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Discussion Starter · #1 ·
I know there have been other posts on this before but I am still mulling this over and kinda puzzlin about some of what Haynes says to do. By the way if you have the links to the other posts on this subject, please post them here to me.

Ok, my Haynes manual says to adjust the throttle rod kickdown(downshift) I have to do the following (on a 76 440 with 727 tranny)

1. warm up the engine to operating temp
2. detach the return spring and remove the slotted throttle rod from the carburetor pin
3. fabricate a small adjusting tool to attach to the tranny throttle lever
4. use a spring to hold the lever forward against the stop while adjusting the linkage
5. loosen the throttle lever and move it down on the shaft so the adjusting tool can be installed
6. with the tranny lever firmly against the stop, rotate the threaded rod end (slotted throttle rod) until the rear edge of the slot contacts the carb pin
7. Install the flat washer and clip to retain the slotted throttle rod on the carb pin
8. Remove the adjustment tool and spring, then move the slotted throttle rod all the way to the rear and allow it to return slowly making sure it returns completely to the forward position.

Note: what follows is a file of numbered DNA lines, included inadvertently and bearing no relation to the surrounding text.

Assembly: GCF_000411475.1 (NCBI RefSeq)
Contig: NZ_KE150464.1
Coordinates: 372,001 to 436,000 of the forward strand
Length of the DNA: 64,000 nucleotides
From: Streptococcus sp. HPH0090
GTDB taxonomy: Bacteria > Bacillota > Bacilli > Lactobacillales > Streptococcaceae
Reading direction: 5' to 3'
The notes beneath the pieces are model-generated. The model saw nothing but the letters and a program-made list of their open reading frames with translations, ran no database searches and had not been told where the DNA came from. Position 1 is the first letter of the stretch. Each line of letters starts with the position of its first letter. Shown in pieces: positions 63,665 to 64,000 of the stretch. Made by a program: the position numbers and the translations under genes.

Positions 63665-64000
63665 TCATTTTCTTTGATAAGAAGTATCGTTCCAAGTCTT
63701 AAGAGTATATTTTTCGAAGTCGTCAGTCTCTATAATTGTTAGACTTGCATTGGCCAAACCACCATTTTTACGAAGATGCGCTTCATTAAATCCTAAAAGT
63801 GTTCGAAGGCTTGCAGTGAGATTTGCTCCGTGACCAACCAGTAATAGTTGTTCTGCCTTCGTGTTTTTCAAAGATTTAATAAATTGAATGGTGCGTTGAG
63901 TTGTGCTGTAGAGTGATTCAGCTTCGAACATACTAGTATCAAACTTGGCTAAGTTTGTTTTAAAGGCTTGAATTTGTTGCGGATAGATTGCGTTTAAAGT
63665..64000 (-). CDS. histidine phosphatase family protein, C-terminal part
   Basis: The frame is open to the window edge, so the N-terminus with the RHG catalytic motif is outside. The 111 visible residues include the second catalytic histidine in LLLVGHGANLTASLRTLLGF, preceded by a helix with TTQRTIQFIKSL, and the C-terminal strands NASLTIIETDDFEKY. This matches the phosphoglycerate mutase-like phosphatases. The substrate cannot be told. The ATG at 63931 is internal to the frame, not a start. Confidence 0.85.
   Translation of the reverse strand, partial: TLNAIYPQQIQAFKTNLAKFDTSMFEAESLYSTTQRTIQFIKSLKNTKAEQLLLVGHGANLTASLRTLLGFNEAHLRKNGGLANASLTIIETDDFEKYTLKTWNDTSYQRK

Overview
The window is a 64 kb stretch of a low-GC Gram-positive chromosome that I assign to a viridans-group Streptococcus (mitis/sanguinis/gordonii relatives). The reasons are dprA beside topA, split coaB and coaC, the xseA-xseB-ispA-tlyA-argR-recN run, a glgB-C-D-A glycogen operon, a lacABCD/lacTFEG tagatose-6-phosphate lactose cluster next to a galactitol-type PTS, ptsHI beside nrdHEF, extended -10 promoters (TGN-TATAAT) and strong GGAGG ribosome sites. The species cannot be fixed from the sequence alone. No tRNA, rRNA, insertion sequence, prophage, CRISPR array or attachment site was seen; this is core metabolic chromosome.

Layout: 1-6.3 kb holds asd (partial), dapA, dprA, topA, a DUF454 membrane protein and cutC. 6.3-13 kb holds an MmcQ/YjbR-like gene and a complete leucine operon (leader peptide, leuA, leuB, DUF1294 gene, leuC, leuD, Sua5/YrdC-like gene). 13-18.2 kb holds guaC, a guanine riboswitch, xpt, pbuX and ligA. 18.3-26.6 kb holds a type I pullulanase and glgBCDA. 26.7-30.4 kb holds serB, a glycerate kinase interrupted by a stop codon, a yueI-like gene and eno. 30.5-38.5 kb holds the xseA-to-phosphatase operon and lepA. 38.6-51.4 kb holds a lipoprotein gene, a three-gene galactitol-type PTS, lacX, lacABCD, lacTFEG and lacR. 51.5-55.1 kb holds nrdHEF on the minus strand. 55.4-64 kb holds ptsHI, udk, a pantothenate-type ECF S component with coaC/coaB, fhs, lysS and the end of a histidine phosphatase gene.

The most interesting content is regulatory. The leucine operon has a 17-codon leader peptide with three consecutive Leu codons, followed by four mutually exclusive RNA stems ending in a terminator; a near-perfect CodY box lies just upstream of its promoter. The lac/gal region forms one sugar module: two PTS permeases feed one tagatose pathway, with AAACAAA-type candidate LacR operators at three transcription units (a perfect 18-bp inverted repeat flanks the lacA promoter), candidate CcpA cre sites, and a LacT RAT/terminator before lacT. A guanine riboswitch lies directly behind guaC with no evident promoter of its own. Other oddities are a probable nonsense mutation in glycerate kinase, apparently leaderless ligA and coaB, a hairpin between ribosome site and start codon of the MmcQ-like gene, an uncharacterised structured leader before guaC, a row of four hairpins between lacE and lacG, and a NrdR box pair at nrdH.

My main questions are these:

What the devil is the adjusting tool for? Haynes does not have anything for it to do except to have me fabricate it an put it on the lever.

Why do I have to use a spring to hold the lever forward when I can do that by pulling the slotted throttle rod back by hand?

Am I missing something important here? This seems overly complicated for this kind of adjustment.

Thanks for helping to clear up some of my fog here.


190 Posts
The FSM says almost exactly the same thing. The only tool you need is an alignment pin, which I think is a 1/4" drill bit. Whatever size the pin holes are in the linkage. Yes, you can just hold it with your hand and set the length of the rod. The real test is how it shifts when you are done. Basically, if it shifts too soon, you need to lengthen the rod so you have a little pressure against the shaft that it slips over.

There are three holes in the rear pivot assembly. You should be able to pin those three holes together for the adjustment. Remember, there is also an adjustment down below - which is even more bizarre. Have fun.
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